ou=Group.dc=at" deleting entry "ou=People. use the following file "basic-remove.ou=Group.dc=subnet.dc=com" adding new entry "cn=maxldap.dc=example.dc=example.dc=com" -W -x Enter LDAP Password: adding new entry "ou=People..To add this to the running slapd-LDAP-server’s database.dc=com" Running "slapcat" as root on your LDAP-server.dc=example.dc=subnet.dc=subnet.Sarge: Configuring NSS # apt-get install libnss-ldap You are asked questions such as "is a login needed to retrieve data from the LDAP db?" and "should the libnss-ldap configuration file be readable and writable only by the file owner?". you’ll notice that some additional attributes such as "creatorsName" and "modifyTimestamp" were added automatically. we use the defaults.dc=example.dc=example. it might really be a good idea to use .ldif -D "cn=admin.dc=com changetype: delete dn: cn=maxldap. libnss-ldap will check if you have nscd installed and will only set the mode to 0600 if nscd is present.) (From one of those Debconf-dialogs: "Note: As a sanity check. Note: AFAIK.dc=at" Part II .dc=com changetype: delete dn: ou=People.dc=com" adding new entry "uid=maxldap.dc=example.dc=subnet.dc=at" adding new entry "ou=Group.ldif -D "cn=admin.dc=com changetype: delete and run the following command: $ ldapmodify -f basic-remove.dc=com changetype: delete dn: ou=Group. you should use the "slapcat" and "slapadd" commands only when the slapd-process is stopped! If you wanted to remove these entries again..ou=People.ldif": dn: uid=maxldap.dc=at" deleting entry "ou=Group. but at the moment.dc=example. which is all more than interesting and could be necessary if you use a non-Debian-default setup.dc=subnet.ou=Group.ou=People.dc=at" -x -W Enter LDAP Password: deleting entry "uid=maxldap.dc=example.dc=at" deleting entry "cn=maxldap.dc=example.ou=People. run the following: $ ldapadd -f basic-test-user. (This might be used to harden the installation later." Thus.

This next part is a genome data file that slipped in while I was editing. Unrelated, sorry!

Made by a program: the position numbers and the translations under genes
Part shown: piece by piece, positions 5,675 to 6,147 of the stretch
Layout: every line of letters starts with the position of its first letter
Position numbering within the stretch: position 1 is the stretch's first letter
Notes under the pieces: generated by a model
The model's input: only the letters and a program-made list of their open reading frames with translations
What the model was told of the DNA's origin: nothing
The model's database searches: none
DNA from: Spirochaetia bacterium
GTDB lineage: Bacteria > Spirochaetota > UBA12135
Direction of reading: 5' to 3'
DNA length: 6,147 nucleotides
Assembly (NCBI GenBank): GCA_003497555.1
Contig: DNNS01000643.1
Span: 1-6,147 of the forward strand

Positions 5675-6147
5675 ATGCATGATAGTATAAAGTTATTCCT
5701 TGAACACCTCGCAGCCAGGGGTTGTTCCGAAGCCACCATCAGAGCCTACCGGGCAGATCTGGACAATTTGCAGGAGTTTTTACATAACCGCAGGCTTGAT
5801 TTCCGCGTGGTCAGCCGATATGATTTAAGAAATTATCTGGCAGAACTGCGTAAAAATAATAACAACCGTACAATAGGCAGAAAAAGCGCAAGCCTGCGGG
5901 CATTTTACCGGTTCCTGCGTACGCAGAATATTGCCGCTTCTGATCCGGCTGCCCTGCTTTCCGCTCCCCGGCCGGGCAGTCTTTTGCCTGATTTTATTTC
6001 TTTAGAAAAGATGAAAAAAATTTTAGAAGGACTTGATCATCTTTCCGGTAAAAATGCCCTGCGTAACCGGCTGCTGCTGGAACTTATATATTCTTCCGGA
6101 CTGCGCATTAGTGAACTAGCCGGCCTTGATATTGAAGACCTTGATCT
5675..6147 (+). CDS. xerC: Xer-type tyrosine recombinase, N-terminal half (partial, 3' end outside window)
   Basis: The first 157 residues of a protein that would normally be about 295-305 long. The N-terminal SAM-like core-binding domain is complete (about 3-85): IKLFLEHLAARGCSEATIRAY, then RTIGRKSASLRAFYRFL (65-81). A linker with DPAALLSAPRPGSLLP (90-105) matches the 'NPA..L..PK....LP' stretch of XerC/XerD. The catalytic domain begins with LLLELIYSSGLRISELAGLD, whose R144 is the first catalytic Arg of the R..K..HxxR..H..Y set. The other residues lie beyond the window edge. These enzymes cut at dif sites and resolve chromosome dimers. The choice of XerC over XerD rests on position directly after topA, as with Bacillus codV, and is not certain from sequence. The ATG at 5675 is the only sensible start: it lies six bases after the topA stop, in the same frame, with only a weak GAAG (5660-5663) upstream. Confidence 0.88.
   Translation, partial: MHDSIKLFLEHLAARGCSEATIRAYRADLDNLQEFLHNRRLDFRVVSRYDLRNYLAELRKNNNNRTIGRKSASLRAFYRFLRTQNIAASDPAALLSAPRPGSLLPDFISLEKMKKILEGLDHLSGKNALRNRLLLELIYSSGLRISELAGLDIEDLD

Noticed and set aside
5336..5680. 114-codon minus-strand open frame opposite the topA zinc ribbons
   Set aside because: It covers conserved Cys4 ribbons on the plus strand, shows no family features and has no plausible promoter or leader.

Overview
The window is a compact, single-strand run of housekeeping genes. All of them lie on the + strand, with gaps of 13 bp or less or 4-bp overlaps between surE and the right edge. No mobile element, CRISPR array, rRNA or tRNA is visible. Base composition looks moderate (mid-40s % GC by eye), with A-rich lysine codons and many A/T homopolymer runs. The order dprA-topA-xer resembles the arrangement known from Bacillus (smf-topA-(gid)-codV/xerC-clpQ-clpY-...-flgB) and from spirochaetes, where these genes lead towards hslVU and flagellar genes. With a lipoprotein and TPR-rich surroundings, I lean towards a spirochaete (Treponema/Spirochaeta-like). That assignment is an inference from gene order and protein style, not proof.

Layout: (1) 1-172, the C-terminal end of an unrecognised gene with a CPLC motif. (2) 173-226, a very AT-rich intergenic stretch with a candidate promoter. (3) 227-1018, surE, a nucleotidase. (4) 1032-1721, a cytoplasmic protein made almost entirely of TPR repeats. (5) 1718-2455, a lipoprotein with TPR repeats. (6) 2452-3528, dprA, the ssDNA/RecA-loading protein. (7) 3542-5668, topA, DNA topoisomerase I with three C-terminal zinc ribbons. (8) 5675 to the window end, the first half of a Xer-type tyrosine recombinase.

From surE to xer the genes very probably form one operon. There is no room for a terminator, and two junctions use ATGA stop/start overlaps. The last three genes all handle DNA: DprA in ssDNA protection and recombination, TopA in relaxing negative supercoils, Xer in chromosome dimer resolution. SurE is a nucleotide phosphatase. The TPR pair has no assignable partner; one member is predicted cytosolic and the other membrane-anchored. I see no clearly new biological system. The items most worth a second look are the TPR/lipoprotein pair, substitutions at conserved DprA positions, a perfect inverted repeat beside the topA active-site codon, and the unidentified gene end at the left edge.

No mail.at/~max/ldap/index. comment the default and add the LDAP config #account required pam_unix.conf [.subnet.debian. we need to adapt the PAM service: # apt-get install libpam-ldap I basically used the same choices are as mentioned in http://people. Nevertheless. as described as follows.ldap holds really good information for decent configuration of our /etc/nsswitch. (Note: You could choose to use "MD5" password hashes here!? Again. No Plan.after making a backup of it: # cp /etc/nsswitch.so try_first_pass . we’ll stick with the basics at the moment and just change the existing /etc/nsswitch.conf a little bit .] You should now be able to see the user via the NSS library calls: # finger maxldap Login: maxldap Directory: /home_local/maxldap/ Never logged in.so account required pam_unix.conf" for more details!) The example-file /usr/share/doc/libnss-ldap/examples/nsswitch.] passwd: ldap compat group: ldap compat shadow: ldap compat [.) I adapted common-account. Part II . this sounds like it would be a good idea.php#nss-install..authorization settings common to all services # markus -. but we’ll stick with "crypt" for the moment though.org/~torsten/ldapnss.html..so account sufficient pam_ldap. section "NSCD and /etc/libnss-ldap. common-auth and common-password -.d/common-account . Name: maxldap_gecos-field Shell: /bin/bash # getent passwd|grep maxldap maxldap:x:12345:12345:maxldap_gecos-field:/home_local/maxldap/:/bin/bash Great..conf /etc/nsswitch...conf.slightly different changes each: # /etc/pam."nscd"! See http://homex.Sarge: Configuring PAM In order to be able to authenticate against the LDAP server using the user’s password..conf_05-01-05 # $EDIT /etc/nsswitch.05-01-05: # To activate LDAP support.